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Attorney Pullen currently defends numerous foreclosure cases for homeowners throughout Central Florida.
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Real Estate Short Sales

A short sale is a sale of real estate in which the proceeds from the sale fall short of the balance owed on a loan secured by the property sold.

In a short sale, the lender is accepting a balance lower than the actual loan amount. Therefore, the short sale will only go through if the lender accepts the terms of the short sale (which is at a loss to them) and there is a buyer that is ready to complete the sale. The lender’s acceptance of the short sale usually depends on the financial situation of the debtor (the debtor must have a provable hardship), the current value of the home, and the current real estate market. This negotiation is done through a bank's loss mitigation or workout department.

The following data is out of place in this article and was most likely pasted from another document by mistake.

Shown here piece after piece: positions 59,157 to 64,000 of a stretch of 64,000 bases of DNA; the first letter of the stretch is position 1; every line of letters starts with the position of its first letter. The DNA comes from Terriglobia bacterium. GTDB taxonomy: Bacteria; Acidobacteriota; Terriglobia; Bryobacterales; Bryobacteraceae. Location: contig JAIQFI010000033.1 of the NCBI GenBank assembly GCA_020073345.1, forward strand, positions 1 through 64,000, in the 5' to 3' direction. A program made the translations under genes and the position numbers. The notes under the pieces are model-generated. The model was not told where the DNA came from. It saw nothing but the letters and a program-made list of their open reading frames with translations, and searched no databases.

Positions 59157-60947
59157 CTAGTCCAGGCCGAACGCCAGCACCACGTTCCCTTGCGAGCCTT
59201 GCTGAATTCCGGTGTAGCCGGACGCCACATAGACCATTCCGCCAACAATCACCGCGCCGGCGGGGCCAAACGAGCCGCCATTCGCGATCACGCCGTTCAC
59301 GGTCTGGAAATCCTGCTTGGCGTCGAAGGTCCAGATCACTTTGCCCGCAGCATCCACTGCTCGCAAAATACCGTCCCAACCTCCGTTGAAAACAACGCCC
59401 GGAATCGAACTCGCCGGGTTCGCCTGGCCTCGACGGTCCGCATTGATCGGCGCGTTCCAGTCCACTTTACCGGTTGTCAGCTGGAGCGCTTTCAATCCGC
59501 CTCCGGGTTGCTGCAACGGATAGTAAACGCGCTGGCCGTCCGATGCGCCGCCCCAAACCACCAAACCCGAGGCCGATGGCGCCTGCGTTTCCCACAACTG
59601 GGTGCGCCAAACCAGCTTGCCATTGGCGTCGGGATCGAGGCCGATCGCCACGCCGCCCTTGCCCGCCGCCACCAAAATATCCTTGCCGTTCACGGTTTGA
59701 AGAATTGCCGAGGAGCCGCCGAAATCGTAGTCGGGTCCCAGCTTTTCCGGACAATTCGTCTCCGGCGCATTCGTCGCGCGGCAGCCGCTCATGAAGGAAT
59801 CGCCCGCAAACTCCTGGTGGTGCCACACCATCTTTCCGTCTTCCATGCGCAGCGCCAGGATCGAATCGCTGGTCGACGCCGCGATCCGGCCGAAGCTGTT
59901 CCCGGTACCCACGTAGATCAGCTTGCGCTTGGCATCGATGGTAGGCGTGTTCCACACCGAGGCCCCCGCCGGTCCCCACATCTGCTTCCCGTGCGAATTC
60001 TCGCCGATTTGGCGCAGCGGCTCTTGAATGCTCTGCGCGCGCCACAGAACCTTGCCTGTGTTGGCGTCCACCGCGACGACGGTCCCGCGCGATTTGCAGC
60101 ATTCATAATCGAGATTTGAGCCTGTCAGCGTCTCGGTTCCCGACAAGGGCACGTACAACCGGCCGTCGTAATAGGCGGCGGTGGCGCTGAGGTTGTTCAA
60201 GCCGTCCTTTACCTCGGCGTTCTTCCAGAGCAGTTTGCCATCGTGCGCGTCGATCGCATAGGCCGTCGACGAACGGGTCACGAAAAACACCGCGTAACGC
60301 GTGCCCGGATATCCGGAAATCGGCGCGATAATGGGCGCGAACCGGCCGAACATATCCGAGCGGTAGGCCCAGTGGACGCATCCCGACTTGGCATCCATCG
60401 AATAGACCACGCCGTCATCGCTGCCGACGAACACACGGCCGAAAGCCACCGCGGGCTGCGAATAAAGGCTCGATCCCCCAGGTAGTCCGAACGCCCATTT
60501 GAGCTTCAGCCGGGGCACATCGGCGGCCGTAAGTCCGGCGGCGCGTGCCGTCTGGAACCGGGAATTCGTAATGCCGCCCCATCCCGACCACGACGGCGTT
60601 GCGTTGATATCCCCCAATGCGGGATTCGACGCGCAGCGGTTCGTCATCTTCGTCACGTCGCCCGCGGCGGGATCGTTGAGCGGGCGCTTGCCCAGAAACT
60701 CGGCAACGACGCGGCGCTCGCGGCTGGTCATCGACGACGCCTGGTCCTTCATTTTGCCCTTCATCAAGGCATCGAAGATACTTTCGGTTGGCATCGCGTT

A short sale typically is executed to prevent a home foreclosure, but the decision to proceed with a short sale depends upon whether it is the most economic way for the bank to recover the amount owed on the property. Often a bank will allow a short sale if they believe that it will result in a smaller financial loss than foreclosing as there are large costs that are associated with a foreclosure. A bank will typically determine the amount of equity (or lack thereof), by determining the probable selling price from comps in the area and/or by appraisal. The advantage to the homeowner, include avoidance of a foreclosure and some control as to what is owed and remaining deficiency on the loan. A short sale is typically faster and less expensive than a foreclosure. Basically, a short sale is nothing more than negotiating with a lien holder a payoff of the loan for less than what is owed, which is short of the full debt amount. It does not extinguish the remaining balance or what is known as the deficiency, unless settlement is clearly indicated on the acceptance of offer.

Consultation or general questions:

Check out our Short Sale FAQs to see frequently asked questions about Short Sales or give us a call at (407)966-3456 to set up a consultation with an experienced Florida Real Estate attorney.